— Tom Farmery, Charlotte Reid, and Shane Croucher contributed to this report.
Alastair Campbell, Tony Blair’s press secretary, was once an incredibly powerful man in British politics. Known to be fierce, strong-willed, and a master of the political dark arts, he was feared, loathed, and loved.
Campbell was an architect of New Labour, the party that has polarised British hearts and minds. He helped make the case for invading Iraq, a case based on false information which left hundreds of thousands dead. On top of this he had to help justify the party’s scary authoritarian streak that led the assault on civil liberties in the name of “anti-terrorism”.
He had to help sell to the electorate that the private finance initiative, which many believe has harmed British public services, would improve them. So what does he think are big problems in the modern British politics he had a hand in creating?
One is that people are entering politics with little or no real life experience, becoming career politicians without actually having a profession or ordinary career first.“There is a problem, I think, that more and more people are going into politics very, very young,” he said.
Another of his issues with the current state of affairs is that, in his opinion, politics is “so degenerated” that people who should be getting involved are being put off.
Since the expenses scandal, trust in politicians has been at an all time low. Campbell lays the blame firmly at the door of the media: “I think the expenses, to be absolutely frank, has been totally overblown and I think there’s a real danger that we give the public the impression that all politicians are in it for themselves, when they’re not.
“Life’s about balance, and a lot of good MPs got tarred with exactly the same brush as the bad ones. And a lot of good MPs left parliament because they just decided that this just isn’t worth the hassle.”
A route many young aspiring politicians take is to be special advisers to ministers. Despite having issues with the number of young people going straight into politics, Campbell praises the role of special advisers – even as some argue that they’re a waste of taxpayers’ money.
“It is absolutely essential to have strong political advice,” he said. “Civil Service is a very good job, but it can’t do politics, and government is a political business.
“If you go to Germany or America they just sort of say what is all the fuss about in Britain about a small number of special advisers who work for ministers? Because out there they’re all political.”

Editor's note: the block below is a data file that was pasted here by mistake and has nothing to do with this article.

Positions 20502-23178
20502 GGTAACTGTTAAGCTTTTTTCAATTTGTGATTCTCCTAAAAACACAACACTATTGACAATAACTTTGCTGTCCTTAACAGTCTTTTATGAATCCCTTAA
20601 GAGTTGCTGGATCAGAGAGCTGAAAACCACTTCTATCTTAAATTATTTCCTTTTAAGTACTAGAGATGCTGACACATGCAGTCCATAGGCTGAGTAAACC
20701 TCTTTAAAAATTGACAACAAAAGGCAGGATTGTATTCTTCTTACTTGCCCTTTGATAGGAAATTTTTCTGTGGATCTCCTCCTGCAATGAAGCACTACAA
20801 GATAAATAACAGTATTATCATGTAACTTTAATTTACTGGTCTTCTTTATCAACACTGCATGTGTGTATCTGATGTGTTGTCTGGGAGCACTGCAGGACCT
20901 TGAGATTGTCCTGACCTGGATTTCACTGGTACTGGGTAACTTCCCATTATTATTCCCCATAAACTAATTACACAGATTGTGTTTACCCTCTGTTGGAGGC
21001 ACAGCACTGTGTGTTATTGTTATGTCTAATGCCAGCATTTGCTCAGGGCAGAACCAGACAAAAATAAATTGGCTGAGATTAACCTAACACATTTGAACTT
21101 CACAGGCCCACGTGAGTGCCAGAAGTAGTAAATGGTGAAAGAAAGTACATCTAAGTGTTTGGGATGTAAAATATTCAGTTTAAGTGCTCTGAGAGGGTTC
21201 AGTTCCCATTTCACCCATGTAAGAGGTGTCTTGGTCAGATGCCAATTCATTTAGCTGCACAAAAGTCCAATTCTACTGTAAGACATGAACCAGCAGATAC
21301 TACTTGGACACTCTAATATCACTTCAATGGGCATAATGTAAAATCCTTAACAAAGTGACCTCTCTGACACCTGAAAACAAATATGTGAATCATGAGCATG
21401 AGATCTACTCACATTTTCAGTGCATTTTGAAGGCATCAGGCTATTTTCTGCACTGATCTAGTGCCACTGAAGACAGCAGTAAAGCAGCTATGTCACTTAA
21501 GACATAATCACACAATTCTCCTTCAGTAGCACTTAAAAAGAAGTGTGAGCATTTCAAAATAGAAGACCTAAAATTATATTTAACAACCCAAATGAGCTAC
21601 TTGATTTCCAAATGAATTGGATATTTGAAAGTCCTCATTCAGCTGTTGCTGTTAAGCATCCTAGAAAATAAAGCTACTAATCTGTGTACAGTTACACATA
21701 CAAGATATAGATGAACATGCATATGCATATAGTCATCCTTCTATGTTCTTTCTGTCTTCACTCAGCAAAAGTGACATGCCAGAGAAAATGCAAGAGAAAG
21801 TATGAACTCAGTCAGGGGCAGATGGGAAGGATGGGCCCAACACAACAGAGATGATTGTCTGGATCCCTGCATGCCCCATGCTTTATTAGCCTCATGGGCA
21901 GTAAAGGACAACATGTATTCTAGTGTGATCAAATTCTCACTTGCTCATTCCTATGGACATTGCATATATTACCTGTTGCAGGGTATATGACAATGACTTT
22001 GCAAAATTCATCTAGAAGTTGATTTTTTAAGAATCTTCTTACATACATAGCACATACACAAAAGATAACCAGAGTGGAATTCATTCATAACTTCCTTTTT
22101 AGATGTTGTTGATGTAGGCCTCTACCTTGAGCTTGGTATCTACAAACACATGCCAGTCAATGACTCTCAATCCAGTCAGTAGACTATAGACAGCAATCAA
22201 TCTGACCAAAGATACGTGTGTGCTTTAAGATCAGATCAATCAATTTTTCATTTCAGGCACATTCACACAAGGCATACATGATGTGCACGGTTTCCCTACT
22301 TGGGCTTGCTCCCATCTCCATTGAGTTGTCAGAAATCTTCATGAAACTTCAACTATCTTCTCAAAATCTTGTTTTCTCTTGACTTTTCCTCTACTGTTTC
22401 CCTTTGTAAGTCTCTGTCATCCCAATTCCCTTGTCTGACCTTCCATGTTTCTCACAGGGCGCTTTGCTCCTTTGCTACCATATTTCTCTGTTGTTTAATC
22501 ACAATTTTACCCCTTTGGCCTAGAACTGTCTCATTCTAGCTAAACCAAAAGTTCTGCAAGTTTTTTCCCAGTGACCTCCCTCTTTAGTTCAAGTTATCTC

He blames the bad press special advisers have been receiving on the media being “ultra-negative about politics”.
“The media wants to be the only arbiter or what’s important, what’s the story, what’s not? What’s an argument, what’s not? Part of a political adviser’s job is to make sure that actually the political arguments get out there properly as well.”
The 2003 invasion of Iraq left a bitter taste lingering in the mouths of many and it is still a topic of fiery debate around the world. At the time of the invasion Campbell was Tony Blair’s director of communications and strategy and helped to put forward the case for war – a case based on the false premise that Saddam Hussein had weapons of mass destruction. To this day he continues to support the decision and does not regret the invasion – despite acknowledging the threat from Saddam Hussein was perceived, not a reality.
He said: “You know the reasons, you may not accept them, but you know them. It was all to do with the continued defiance of the United Nations over the years and the threat that Saddam was believed to pose to that region, therefore the world.”
Political compromise is essential within a political party. To avoid looking unstable to the public and to prevent a press onslaught, a party’s MPs must be seen to share the same views. You can’t please everyone, so inevitably people will have to give a little ground to meet somewhere in the middle. This can, obviously, lead to arguments. Campbell insists that though he had to compromise at times, he never felt uncomfortable in doing so.
“You do have to compromise in politics at times, but I think I’ve never felt that I was unable genuinely to do defend the things that we were trying to do. Now I may not have agreed with every line of policy or every aspect of the handling of the policy but the general direction I was always in broad support of.
“I think back to the early days probably in the way that we felt we had to get very close to some of the newspapers, that historically the Labour party has been very, very divorced from, not just the Murdoch group, but also the Daily Mail, Daily Telegraph and others.
“I’ll be honest, sometimes I had to sit around lunch and dinner tables and maybe wish I hadn’t had to listen to so much drivel and pretend that I didn’t think it was drivel,” Campbell said.
In spite of Tony Blair’s vast unpopularity, Campbell maintains that he will be seen as “one of the greatest prime ministers”. Blair is scarred by the invasion of Iraq, as well as his authoritarian anti-terror legislation.
“Never forget that the Labour party had never won two successive full terms. Tony won three general elections and the power he had pretty much brought peace to Northern Ireland,” he said.
Campbell also cites the introduction of the minimum wage, making the Bank of England independent, a decade of growth, and various schools and hospitals building projects, believing these mask the wrongs of New Labour.
“I just think people have to have a bigger historical perspective,” he said.